"Civil religion" is the sort of generic, lowest-common-denominator piety that we hear and participate in in the governmental realm—for example, prayers at official events like inaugurations and openings of Congressional sessions, "In God We Trust" on the money, the annual Thanksgiving Day proclamation, and the "God bless America" at the end of every presidential address. Civil religion seems to be the way that we as a nation formally express commonly held religious beliefs in a way that doesn't quite result in "an establishment of religion" that violates the First Amendment (though many would argue that it does). Perhaps more to the point, civil religion is the way that we Americans derive our national identity, destiny, and self-confidence from a transcendent, supernatural source without the official endorsement of a church or recourse to the divine right of kings. In other words, we employ civil religion because we know—or hope—that there's more to this America thing than just a group of human beings looking out for themselves who share the same physical space. We also employ it because Americans are genuinely religious people, and we just can't help ourselves but express it when we gather publicly.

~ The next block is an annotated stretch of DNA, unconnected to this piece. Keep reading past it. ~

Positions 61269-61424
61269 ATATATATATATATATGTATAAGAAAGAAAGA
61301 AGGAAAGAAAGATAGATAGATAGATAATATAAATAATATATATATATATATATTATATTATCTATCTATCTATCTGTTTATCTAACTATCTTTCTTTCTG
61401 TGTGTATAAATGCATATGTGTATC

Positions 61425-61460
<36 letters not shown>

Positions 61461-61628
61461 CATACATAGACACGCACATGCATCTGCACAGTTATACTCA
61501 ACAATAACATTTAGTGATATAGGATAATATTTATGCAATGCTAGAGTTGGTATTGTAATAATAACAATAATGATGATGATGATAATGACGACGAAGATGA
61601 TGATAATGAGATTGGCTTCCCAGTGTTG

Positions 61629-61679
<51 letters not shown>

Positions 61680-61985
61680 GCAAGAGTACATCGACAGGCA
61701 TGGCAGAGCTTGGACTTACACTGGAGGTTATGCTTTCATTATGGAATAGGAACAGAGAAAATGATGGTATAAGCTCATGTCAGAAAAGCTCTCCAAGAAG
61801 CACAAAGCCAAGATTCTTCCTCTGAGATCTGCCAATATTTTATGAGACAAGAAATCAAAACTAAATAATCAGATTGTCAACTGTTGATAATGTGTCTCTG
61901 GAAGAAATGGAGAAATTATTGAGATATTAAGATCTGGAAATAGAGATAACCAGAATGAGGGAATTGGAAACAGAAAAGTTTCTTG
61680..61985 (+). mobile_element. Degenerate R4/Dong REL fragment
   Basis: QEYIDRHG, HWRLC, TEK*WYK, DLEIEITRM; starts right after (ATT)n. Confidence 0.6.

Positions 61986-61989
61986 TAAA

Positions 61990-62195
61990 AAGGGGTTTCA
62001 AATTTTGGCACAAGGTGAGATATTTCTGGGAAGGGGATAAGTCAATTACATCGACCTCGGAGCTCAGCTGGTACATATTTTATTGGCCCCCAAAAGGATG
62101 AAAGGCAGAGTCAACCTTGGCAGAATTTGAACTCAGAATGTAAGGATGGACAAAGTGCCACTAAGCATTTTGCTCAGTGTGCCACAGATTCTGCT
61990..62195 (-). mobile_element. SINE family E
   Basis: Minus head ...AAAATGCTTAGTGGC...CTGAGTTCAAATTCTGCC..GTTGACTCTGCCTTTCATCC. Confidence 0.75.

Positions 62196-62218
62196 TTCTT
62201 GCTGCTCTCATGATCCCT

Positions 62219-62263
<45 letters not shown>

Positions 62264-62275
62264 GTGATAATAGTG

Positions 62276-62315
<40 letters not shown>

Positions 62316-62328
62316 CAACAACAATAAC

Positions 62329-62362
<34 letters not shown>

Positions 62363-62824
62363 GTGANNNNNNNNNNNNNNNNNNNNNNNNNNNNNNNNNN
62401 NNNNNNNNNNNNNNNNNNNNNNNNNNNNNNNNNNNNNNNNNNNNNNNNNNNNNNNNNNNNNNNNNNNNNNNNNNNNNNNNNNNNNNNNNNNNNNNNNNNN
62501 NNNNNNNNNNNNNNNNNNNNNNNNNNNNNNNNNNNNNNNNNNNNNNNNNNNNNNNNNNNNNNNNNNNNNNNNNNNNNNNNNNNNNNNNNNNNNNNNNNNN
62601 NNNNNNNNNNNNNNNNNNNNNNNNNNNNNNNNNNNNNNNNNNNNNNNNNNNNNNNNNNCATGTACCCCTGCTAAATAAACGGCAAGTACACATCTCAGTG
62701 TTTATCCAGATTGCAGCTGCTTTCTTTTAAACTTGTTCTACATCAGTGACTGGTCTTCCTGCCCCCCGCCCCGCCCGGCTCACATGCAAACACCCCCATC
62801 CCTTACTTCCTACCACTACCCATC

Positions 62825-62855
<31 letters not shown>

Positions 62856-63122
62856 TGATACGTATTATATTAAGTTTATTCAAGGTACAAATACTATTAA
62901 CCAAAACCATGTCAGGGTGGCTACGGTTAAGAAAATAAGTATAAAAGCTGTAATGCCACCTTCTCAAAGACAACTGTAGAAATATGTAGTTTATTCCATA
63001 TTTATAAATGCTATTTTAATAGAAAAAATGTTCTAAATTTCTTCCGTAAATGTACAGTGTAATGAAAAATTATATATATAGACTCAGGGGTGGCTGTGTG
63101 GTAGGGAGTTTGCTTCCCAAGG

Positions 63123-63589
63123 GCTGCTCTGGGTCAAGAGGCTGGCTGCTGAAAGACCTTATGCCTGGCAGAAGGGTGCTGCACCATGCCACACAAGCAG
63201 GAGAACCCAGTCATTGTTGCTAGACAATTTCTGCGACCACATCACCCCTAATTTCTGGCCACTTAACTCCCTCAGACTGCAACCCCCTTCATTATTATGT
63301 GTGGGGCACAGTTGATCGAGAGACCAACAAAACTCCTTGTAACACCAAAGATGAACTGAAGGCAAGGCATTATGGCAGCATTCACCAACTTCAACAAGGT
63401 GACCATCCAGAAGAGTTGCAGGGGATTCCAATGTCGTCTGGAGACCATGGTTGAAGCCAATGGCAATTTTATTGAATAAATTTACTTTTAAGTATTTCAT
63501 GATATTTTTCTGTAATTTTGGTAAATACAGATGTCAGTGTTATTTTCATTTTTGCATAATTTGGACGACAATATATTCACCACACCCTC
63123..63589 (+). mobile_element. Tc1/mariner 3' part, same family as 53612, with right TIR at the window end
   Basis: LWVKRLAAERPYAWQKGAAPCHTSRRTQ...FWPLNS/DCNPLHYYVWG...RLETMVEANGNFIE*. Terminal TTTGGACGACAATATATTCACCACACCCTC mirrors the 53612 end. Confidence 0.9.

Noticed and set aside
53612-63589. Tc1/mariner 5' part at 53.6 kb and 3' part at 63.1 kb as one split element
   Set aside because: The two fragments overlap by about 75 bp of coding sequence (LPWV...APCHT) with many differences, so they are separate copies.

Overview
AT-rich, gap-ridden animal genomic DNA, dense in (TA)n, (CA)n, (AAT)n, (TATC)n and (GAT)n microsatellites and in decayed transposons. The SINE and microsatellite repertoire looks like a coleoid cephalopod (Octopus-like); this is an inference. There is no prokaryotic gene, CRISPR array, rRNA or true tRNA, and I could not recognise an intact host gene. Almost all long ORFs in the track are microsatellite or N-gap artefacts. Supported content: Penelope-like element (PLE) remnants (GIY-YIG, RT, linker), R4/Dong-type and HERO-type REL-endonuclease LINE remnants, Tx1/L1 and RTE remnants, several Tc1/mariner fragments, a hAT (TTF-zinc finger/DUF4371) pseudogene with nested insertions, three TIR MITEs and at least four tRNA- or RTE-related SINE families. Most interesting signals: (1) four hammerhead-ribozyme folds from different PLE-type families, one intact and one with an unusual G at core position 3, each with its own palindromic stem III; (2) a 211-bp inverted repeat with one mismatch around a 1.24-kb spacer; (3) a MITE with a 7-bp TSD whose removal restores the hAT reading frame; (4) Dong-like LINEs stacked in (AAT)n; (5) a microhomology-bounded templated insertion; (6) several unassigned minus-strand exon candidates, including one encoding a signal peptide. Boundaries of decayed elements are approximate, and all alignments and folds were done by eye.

The difficulty is knowing just what to express. When George Washington pioneered civil religion as our first president, he knew what he was working with. At the one extreme were Evangelical Protestants steeped in the Reformed doctrine of the Puritans. At the other were forerunners of Unitarians who believed in a God who providentially ordered human affairs but who denied miracles, the deity of Christ, and a personal relationship with God. The religious statements and actions of Washington's public life were genuine but were also calculated to resonate with both extremes and those in the middle while stepping into controversial territory as little as possible. This limited (though by no means small) religious range allowed for a theological basis for the Republic as a divinely instituted land of liberty and justice. Though it could easily be employed for crassly self-justifying aims, the national theology also furnished the categories by which Lincoln could frame the profound meditations in his Second Inaugural Address.